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Panasonic Lumix TZ3 - Panasonic Lumix TZ3

By Cliff Smith



  • Recommended by TR
Panasonic Lumix TZ3


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The TZ3 is designed as a snapshot camera, and its features reflect this. It has several automatic shooting modes, offering different levels of user input, but no real manual options. The primary shooting mode is program auto, with a quick function menu that provides control over drive mode, white balance, ISO setting, aspect ratio, image size and compression quality. The second mode is the slightly simpler Intelligent ISO mode, in which an upper limit for the ISO setting can be selected, but the actual setting is chosen automatically by the metering system. The other main shooting mode is the simple mode, where the function menu is disabled and the main menu is cut down to only four items. As well as this the TZ3 has two scene mode options; there are 21 scene programs to choose from, and a different one can be assigned to each both settings, so it is possible to switch between two scene programs quickly.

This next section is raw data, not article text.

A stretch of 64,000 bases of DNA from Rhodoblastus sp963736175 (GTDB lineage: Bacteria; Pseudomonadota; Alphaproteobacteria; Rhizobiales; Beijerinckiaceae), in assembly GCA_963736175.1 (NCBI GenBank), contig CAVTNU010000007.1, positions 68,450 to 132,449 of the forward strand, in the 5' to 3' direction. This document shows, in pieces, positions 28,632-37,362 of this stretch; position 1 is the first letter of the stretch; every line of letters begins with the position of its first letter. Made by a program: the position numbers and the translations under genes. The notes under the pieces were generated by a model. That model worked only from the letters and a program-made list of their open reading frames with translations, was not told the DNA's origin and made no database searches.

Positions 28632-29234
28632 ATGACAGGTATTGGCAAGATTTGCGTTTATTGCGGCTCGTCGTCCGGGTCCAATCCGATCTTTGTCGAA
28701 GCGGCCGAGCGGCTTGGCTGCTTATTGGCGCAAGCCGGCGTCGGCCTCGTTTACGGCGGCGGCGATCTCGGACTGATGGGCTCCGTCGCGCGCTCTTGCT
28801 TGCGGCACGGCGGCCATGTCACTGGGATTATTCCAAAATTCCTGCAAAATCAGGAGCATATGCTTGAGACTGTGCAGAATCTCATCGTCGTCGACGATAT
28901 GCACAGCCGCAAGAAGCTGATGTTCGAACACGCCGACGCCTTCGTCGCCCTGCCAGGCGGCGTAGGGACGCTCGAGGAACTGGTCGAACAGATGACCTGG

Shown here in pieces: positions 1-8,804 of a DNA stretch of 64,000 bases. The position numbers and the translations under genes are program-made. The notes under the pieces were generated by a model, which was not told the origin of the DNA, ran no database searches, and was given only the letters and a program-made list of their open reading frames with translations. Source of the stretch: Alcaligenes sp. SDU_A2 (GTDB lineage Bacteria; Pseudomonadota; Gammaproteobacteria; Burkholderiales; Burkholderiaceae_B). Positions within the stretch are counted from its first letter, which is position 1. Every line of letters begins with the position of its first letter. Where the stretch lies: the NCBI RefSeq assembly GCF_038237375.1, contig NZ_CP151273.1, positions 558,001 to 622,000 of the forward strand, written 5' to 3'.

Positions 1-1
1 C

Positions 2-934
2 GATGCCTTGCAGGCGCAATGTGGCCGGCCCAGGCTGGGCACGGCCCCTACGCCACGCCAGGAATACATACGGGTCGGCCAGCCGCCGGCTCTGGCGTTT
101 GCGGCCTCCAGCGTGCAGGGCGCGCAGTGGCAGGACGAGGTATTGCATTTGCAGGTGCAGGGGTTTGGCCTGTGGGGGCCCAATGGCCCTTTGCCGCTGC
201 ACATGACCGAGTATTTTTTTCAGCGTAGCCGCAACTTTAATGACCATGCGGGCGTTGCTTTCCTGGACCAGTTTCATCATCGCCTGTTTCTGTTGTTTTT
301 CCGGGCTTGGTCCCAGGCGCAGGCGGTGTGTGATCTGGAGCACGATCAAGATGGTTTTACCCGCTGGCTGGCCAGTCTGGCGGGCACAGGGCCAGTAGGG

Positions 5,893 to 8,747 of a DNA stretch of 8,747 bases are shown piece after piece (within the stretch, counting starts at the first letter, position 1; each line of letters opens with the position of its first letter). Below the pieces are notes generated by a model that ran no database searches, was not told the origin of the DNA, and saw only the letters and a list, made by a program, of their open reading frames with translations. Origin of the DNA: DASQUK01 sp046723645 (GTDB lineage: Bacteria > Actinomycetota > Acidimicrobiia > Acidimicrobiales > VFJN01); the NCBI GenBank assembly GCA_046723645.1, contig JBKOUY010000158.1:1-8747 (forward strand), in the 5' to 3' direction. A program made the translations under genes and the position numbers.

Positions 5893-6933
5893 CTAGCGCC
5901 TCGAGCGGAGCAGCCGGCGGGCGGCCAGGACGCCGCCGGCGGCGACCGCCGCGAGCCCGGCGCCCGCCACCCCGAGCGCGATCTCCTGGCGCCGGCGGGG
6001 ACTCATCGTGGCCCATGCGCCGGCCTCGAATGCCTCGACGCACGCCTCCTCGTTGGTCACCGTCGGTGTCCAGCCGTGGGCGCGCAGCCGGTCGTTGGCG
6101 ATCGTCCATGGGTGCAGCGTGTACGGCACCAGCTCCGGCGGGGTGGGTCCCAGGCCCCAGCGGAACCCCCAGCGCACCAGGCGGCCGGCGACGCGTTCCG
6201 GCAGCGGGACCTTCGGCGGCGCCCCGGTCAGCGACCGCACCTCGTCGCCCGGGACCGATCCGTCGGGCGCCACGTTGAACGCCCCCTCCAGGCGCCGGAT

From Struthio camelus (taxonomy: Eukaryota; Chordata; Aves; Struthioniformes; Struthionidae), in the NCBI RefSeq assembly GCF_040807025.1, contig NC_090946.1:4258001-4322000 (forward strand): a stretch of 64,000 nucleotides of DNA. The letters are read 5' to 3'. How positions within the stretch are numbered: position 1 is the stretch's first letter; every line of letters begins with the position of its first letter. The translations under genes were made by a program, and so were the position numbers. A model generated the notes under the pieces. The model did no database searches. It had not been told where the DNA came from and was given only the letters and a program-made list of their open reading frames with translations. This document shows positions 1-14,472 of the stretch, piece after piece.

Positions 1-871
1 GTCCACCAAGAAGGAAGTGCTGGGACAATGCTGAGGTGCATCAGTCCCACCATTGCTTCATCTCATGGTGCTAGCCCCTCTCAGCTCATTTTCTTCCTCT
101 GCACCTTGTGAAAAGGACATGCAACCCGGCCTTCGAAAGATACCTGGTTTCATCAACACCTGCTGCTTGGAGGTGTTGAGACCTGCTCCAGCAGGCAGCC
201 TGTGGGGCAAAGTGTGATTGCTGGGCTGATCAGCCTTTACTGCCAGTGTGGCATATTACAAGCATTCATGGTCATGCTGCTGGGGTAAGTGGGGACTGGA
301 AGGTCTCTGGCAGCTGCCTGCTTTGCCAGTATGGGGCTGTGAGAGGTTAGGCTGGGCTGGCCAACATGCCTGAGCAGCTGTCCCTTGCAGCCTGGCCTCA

The main feature is of course the big zoom lens. Like most of Panasonic's premium cameras, the TZ3 bears the Leica brand name on its optics, and as noted previously this doesn't mean that the lens is made by Leica. It's made by Panasonic, in a Panasonic factory, to a design approved by Leica. They were right to approve it though, because it is superb. With a maximum aperture of f/3.3-f/4.9 it's not the fastest lens on the block, but it makes up for it with outstanding optical quality and usability. The zoom action is very smooth, and is continuous rather than stepped as is more usual. The rotary bezel control is also quite responsive, so it is possible to accurately frame and compose photos.